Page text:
Separating land and water is not just an act of division; it is also an act of creation. It creates land and water from ubiquitous wetness, defining them on either side of a line. It is one of the first acts of design, setting out a ground of habitation with a line that has largely been naturalized in features such as the coastline, the riverbank, and the water’s edge. These features are subjected to artistic representations, scientific inquiry, infrastructural engineering, and landscape design with little awareness of the act that brought them into being. Today, however, with the increasing frequency of flood and, not unrelatedly, sea-level rise attributed to climate change, the line of separation has come into sharp focus with proposals for walls, levees, natural defenses, and land retirement schemes. These responses raise questions on where the line is drawn, but they also raise questions on the separation that this line facilitates. Is this separation found in nature or does nature follow from its assertion? Are there other beginnings to design and consequently, other possible natures and grounds of habitation?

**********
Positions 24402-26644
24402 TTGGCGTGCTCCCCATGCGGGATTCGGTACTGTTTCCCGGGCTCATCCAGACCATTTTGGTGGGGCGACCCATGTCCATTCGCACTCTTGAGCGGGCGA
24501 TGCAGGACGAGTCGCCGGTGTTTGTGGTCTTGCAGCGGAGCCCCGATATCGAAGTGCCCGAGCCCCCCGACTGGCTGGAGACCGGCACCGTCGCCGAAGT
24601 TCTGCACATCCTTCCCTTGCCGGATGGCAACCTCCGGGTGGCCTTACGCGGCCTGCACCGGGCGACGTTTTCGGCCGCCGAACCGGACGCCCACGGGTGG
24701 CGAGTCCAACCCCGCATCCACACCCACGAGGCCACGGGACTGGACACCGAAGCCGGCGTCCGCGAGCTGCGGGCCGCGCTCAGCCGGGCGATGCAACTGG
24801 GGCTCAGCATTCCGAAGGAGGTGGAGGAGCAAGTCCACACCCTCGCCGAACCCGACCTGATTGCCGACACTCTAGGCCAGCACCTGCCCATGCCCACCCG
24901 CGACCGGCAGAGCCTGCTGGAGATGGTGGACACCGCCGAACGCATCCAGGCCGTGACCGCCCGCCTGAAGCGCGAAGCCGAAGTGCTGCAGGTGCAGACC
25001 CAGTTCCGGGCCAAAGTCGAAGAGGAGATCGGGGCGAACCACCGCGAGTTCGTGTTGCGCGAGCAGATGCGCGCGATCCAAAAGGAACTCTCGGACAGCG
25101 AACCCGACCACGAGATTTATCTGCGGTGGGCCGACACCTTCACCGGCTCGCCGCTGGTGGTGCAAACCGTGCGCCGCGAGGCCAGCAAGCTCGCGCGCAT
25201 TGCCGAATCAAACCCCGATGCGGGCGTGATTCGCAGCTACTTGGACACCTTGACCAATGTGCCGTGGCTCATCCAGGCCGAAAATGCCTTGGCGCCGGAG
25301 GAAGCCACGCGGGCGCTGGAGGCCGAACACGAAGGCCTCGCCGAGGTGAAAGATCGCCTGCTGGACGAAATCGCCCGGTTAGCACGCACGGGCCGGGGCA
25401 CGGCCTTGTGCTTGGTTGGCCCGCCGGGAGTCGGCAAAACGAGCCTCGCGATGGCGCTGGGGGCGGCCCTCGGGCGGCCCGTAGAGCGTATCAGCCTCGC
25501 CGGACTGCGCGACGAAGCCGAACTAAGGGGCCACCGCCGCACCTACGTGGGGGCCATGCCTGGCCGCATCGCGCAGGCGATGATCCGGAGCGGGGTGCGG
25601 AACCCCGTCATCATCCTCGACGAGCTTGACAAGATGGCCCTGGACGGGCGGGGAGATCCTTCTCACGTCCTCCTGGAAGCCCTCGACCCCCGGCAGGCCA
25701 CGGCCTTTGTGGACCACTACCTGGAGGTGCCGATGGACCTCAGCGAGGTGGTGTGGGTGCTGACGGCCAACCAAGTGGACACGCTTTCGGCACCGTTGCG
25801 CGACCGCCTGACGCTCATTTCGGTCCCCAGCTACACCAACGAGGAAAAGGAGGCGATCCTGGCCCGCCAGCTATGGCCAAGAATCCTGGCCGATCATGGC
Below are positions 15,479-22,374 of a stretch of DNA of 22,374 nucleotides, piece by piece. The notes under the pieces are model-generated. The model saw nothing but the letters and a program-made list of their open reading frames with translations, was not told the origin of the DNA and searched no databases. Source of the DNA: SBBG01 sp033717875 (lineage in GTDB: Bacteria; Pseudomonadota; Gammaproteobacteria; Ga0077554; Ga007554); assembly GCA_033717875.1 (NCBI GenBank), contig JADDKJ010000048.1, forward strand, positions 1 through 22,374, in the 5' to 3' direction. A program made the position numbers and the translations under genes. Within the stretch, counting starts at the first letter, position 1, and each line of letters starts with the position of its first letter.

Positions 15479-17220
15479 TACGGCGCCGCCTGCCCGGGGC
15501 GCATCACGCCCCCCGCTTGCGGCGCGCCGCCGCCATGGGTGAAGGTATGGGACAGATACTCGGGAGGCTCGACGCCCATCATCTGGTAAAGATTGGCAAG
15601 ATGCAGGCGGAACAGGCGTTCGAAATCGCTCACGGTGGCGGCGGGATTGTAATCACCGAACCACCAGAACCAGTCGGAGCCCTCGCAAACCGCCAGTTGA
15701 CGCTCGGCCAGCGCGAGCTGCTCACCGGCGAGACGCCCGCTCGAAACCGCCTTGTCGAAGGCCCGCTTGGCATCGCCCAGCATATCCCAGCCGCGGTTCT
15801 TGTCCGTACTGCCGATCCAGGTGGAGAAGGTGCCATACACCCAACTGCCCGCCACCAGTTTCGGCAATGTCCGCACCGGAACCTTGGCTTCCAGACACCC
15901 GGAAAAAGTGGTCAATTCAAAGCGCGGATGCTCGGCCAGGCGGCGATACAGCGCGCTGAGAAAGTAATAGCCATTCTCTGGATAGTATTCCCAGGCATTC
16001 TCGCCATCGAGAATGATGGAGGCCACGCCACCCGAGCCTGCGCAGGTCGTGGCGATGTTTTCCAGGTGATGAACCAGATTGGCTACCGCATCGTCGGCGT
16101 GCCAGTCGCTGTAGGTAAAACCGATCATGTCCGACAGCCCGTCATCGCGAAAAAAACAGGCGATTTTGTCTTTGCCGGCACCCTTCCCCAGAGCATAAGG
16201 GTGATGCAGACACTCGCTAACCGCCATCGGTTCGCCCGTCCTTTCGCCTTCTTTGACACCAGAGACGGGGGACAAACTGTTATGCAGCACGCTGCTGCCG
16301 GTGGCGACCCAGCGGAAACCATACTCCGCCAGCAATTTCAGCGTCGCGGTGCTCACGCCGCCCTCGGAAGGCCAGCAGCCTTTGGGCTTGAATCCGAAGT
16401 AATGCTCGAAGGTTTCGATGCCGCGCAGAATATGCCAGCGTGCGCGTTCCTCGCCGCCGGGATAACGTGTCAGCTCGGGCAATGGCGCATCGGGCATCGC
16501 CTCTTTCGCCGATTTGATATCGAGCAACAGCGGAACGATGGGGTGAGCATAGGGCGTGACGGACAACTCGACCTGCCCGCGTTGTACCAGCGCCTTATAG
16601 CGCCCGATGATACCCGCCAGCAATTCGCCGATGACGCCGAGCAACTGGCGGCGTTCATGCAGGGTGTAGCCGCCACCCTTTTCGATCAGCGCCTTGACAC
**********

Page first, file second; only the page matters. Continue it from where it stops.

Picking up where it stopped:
Dilip da Cunha is an architect and planner based in Philadelphia and Bangalore. He is co-director of the Risk and Resilience program at the Graduate School of Design, Harvard University, and Adjunct Professor at the GSAPP, Columbia University. He is author with Anuradha Mathur of Mississippi Floods: Designing a Shifting Landscape (2001); Deccan Traverses: The Making of Bangalore’s Terrain (2006); Soak: Mumbai in an Estuary (2009); and Design in the Terrain of Water (2014). His new book, The Invention of Rivers: Alexander’s Eye and Ganga’s Descent, was just published by the University of Pennsylvania Press. In 2017, da Cunha along with Anuradha Mathur received a Pew Fellowship Grant in recognition of their collaborative work. They are currently working on a multimedia exhibition titled The Ocean of Rain. http://www.mathurdacunha.com
Da Cunha’s The Invention of Rivers: Alexander’s Eye and Ganga’s Descent is available for purchase through University of Pennsylvania Press (http://www.upenn.edu/pennpress/book/15913.html).
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